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A1.19 Altered distribution of innate lymphoid cell populations in human LYMPH node biopsies obtained during the earliest phases of systemic autoimmunity
  1. JS Hähnlein1,3,
  2. J Rodriguez-Carrio1,2,3,
  3. TH Ramwadhdoebe1,3,
  4. JF Semmelink1,3,
  5. IY Choi1,
  6. KP van Lienden4,
  7. M Maas4,
  8. DM Gerlag1,5,
  9. PP Tak1,6,
  10. TBH Geijtenbeek3,
  11. LGM van Baarsen1,3
  1. 1Amsterdam Rheumatology and Immunology Center
  2. 3Department of Experimental Immunology
  3. 4Department of Radiology, Academic Medical Center, University of Amsterdam, Amsterdam, Netherlands
  4. 2Area of Immunology, Department of Functional Biology, University of Oviedo, Asturias, Spain
  5. 5Current: Clinical Unit Cambridge, GlaxoSmithKline, Cambridge, UK
  6. 6Current: Ghent University, Ghent, Belgium and University of Cambridge, Cambridge, UK. and GlaxoSmithKline, Stevenage, UK


Background and objective Innate lymphoid cells (ILCs) emerge as important mediators of immunity and accumulation of inflammatory ILC populations has been reported in various inflammatory-mediated conditions. We investigated the frequency and distribution of ILCs in lymph node biopsies obtained during the earliest phases of rheumatoid arthritis (RA).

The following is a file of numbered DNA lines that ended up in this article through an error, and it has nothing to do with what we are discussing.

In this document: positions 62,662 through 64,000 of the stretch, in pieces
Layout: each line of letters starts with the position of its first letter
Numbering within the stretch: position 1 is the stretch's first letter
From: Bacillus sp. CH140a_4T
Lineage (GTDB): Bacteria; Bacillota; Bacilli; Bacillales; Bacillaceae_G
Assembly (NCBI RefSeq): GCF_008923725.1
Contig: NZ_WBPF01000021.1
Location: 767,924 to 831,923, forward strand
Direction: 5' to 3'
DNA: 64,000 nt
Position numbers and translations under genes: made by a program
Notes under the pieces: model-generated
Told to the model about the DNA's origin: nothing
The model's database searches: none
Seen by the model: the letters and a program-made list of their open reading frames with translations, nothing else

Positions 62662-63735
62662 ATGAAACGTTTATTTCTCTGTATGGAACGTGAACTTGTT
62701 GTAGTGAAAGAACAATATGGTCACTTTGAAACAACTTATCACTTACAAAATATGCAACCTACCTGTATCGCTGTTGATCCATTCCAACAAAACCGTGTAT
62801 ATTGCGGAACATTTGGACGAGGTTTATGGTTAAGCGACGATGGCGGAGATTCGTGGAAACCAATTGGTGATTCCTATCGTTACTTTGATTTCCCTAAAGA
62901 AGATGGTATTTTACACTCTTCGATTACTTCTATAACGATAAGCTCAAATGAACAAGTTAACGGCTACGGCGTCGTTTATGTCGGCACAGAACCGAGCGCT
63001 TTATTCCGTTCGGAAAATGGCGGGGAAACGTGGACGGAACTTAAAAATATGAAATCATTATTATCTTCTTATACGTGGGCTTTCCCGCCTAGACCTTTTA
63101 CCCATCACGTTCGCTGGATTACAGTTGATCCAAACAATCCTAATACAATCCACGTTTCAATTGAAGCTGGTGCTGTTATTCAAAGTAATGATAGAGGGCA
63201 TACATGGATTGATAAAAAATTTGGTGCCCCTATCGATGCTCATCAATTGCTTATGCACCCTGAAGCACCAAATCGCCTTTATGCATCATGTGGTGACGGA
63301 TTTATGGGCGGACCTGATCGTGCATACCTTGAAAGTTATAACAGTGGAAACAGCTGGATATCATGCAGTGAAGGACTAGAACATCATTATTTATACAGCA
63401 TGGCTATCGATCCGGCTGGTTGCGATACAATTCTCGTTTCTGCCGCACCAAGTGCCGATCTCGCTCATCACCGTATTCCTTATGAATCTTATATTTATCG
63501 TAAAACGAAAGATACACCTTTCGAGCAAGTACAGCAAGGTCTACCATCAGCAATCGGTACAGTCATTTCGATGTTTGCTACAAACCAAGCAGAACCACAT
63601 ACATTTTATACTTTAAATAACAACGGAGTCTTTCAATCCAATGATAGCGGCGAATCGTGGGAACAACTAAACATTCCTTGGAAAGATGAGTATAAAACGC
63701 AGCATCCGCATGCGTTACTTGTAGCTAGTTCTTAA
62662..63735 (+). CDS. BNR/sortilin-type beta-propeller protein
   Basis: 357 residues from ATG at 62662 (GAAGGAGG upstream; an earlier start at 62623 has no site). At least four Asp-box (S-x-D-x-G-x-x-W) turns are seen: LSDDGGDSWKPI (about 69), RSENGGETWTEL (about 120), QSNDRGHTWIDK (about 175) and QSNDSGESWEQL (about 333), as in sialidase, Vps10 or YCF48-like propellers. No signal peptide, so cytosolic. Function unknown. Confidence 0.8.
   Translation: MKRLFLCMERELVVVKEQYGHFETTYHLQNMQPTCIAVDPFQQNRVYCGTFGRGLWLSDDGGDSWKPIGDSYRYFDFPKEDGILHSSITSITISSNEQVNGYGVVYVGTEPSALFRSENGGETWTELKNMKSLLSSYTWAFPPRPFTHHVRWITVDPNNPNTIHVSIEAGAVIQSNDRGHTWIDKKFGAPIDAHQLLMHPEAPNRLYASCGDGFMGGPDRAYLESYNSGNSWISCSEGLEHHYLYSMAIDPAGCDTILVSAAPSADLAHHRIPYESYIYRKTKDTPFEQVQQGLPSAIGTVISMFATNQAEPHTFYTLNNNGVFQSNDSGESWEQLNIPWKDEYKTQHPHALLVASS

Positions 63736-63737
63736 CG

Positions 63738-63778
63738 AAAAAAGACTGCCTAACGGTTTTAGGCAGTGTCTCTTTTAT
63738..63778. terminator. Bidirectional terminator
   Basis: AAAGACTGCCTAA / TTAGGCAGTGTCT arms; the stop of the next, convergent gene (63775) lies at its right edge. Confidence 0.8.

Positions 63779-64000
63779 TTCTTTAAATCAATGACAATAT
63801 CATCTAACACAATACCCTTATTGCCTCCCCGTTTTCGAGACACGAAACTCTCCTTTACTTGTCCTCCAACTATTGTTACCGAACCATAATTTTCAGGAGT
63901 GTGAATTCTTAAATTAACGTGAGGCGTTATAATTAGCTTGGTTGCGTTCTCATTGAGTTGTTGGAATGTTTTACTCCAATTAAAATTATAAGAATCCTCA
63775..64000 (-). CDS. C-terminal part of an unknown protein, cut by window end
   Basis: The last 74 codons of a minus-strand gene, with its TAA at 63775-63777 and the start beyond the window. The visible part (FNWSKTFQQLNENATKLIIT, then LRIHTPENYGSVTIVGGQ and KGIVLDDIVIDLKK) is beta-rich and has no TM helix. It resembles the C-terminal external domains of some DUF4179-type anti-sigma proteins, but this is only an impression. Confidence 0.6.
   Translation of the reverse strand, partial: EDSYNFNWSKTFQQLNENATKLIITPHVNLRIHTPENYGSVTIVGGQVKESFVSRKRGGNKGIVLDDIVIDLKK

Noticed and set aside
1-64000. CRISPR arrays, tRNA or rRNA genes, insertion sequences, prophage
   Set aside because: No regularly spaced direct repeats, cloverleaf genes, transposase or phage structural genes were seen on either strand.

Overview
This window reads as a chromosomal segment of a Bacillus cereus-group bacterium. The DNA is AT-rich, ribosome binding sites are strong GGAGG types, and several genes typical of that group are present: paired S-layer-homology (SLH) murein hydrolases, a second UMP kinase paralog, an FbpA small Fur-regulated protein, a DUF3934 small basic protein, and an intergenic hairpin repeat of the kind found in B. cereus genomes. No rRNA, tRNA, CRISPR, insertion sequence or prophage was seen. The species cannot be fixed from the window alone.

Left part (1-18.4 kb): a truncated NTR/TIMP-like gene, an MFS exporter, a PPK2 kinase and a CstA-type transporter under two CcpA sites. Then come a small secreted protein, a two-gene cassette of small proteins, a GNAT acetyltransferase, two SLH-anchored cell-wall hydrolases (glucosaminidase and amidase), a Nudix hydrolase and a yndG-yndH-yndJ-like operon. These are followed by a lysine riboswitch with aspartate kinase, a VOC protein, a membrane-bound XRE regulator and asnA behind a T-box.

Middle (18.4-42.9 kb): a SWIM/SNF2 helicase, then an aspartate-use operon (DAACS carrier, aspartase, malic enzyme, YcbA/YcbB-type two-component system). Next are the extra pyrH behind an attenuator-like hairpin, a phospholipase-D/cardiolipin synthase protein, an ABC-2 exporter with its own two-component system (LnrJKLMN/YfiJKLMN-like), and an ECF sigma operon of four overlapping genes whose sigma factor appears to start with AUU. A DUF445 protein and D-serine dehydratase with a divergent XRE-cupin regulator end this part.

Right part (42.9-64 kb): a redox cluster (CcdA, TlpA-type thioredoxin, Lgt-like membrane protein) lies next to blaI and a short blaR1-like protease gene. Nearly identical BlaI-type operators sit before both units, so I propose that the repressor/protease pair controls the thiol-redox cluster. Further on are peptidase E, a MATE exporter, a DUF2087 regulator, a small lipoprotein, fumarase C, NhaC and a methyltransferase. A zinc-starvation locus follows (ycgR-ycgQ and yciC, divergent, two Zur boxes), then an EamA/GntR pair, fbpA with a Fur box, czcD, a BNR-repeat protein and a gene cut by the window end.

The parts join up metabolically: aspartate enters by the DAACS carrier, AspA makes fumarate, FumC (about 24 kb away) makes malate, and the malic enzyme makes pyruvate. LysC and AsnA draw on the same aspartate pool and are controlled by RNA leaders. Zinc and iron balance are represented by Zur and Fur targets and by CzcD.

Materials and methods Twelve patients with early rheumatoid arthritis (RA), 12 individuals positive for autoantibodies but without arthritis (RA-risk group) and 7 healthy controls underwent ultrasound-guided inguinal lymph node biopsy. Frequencies of ILCs subsets as well as the expression of VCAM and ICAM by lymph node endothelial cells and fibroblasts were analysed by flow cytometry.

Results Although no difference in the number of total ILCs (Lin-CD45+/lowCD127+) was found among the three study groups, the distribution of the different ILC populations changed. RA patients showed a relative lower frequency of LTi (c-Kit+NKp44- ILCs) and an increased frequency of ILC1 (c-Kit-NKp44- ILCs) and ILC3 (c-Kit+NKp44+ ILCs) populations compared with controls (p < 0.001, p < 0.05 and p < 0.05, respectively). RA-risk individuals showed a relative increased frequency of inflammatory ILC1 compared with controls (p < 0.01). Frequencies of LTi correlated with the expression of adhesion molecules on endothelial and fibroblastic cells.

Conclusions Already during the earliest phases of systemic autoimmunity, the ILC distribution in lymph nodes changes from a homeostatic towards a more inflammatory profile, thereby supporting a role for ILCs in the pathogenesis of RA.

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